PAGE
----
By correcting one potential error, the Ventura County (Calif.) Health Care Agency accidentally made another — and jeopardized vaccines given to thousands of people in the process.
In October 2017, county health officials, concerned that vaccines were getting too warm while being transported to clinics, changed their protocol. But a routine audit in November found that the ice packs they were using may have frozen some of the medicines and lowered their effectiveness. The agency then offered to reimmunize everyone who had received a vaccine that was delivered in faulty packaging.
“There’s no way to tell whether or not they were ineffective,” said Jason Arimura, director of pharmacy services for Ventura County Medical Center. Out of an abundance of caution, “we just notified everyone.”
The number of patients affected: 23,000.
Ventura County is far from the only case of vaccines feared to be ineffective reaching patients. In the past 13 months alone, 117 children received possibly compromised vaccines against polio, meningococcal disease and the human papillomavirus at an Indian Health Service clinic in Oklahoma City because of improper refrigeration. Similar issues with temperature control prompted a health clinic in Indianapolis to send letters offering to revaccinate 1,600 people last January, according to local news reports.
On Feb. 1, Kentucky officials announced that potentially ineffective and contaminated vaccines were administered at multiple businesses across Kentucky, Ohio and Indiana. The statement did not disclose how many people were affected.
The federal government sets standards on the storage of vaccines. However, not all health care providers are accountable under those guidelines.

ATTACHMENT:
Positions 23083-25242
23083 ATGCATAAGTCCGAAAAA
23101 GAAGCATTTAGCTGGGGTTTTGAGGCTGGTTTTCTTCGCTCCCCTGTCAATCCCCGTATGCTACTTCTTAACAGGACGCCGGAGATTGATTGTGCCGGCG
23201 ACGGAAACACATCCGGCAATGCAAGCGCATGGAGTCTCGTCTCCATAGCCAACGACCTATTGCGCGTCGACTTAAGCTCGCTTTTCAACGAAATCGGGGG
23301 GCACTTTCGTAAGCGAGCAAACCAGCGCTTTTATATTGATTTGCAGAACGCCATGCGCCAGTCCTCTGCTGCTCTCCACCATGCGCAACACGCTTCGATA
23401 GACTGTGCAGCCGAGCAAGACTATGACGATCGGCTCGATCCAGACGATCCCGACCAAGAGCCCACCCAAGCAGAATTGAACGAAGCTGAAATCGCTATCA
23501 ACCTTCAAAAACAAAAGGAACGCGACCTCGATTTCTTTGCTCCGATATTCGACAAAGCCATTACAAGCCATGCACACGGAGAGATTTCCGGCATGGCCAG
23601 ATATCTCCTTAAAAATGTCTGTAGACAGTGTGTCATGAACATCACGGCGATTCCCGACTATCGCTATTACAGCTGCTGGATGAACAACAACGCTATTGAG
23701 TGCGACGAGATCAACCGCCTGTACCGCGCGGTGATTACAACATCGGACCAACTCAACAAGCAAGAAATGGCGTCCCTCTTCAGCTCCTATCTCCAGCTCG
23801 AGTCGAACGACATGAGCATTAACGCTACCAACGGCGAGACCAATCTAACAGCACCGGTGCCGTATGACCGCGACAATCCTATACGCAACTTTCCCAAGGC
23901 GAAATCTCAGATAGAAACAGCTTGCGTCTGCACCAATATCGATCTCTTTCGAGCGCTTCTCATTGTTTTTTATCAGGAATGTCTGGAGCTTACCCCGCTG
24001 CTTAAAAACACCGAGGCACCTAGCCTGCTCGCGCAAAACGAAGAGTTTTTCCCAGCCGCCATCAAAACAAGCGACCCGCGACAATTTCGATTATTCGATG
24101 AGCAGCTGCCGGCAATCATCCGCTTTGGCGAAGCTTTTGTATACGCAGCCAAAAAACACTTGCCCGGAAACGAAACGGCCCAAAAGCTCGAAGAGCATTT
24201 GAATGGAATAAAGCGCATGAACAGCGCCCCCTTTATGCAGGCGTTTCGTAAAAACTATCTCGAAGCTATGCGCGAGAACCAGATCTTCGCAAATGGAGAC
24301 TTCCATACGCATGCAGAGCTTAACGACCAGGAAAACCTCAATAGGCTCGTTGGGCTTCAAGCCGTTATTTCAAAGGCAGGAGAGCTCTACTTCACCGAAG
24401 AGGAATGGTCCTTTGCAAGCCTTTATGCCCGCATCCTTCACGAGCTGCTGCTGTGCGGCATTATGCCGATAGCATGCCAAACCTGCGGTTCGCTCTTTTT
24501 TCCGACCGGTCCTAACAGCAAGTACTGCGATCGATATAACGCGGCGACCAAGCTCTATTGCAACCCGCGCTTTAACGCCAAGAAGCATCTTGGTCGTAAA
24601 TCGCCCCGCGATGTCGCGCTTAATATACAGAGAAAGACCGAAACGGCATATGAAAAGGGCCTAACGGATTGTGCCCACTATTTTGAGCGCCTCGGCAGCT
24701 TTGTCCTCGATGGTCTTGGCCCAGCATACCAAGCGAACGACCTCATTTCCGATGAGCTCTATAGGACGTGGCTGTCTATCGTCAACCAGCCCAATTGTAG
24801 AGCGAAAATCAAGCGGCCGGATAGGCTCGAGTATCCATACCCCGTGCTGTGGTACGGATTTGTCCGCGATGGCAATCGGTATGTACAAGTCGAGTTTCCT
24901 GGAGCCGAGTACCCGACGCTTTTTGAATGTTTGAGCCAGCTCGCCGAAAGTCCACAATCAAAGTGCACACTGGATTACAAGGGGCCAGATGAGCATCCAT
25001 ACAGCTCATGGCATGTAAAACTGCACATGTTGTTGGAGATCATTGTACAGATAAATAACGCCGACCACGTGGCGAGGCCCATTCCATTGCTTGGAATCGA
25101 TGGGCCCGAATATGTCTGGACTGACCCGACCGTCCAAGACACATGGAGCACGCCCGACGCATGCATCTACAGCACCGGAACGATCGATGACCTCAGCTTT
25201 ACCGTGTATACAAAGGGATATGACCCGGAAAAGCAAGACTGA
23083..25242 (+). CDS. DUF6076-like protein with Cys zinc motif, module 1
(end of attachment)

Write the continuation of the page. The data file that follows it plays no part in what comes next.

The Vaccines for Children (VFC) program, which offers these drugs at no cost for kids from low-income families, requires clinics, doctors and other providers to undergo annual audits and use top-grade equipment, such as continuous temperature-monitoring devices. It also requires that problems be reported to federal authorities.
More than 44,000 doctors participate in the program and provide vaccines to 90 percent of the children in the country, according to the Centers for Disease Control and Prevention.
But medical facilities outside of the program — like many pharmacies and internists with private practices who are treating adults or children not in the VFC program — have no comparable federal oversight. In fact, storing vaccines and reporting cases of patients receiving ineffective drugs is largely up to their discretion. The vaccines involved in the Ventura County recall were not part of the Vaccines for Children program.
Experts said most hospitals, clinics and doctors are vigilant in properly storing their vaccines. And research suggests that compromised vaccines given to patients are not harmful.
L.J Tan, chief strategy officer for the nonprofit vaccination advocacy group Immunization Action Coalition, said the nation’s vaccine stock is likely one of “the safest in the world.”
But improperly handling these medications means wasting expensive drugs, and using compromised vaccines “could create a pocket of underimmunized individuals,” said Dr. Julie Boom, a pediatrician and director of the immunization project at Texas Children’s Hospital. “And we don’t want that to happen.”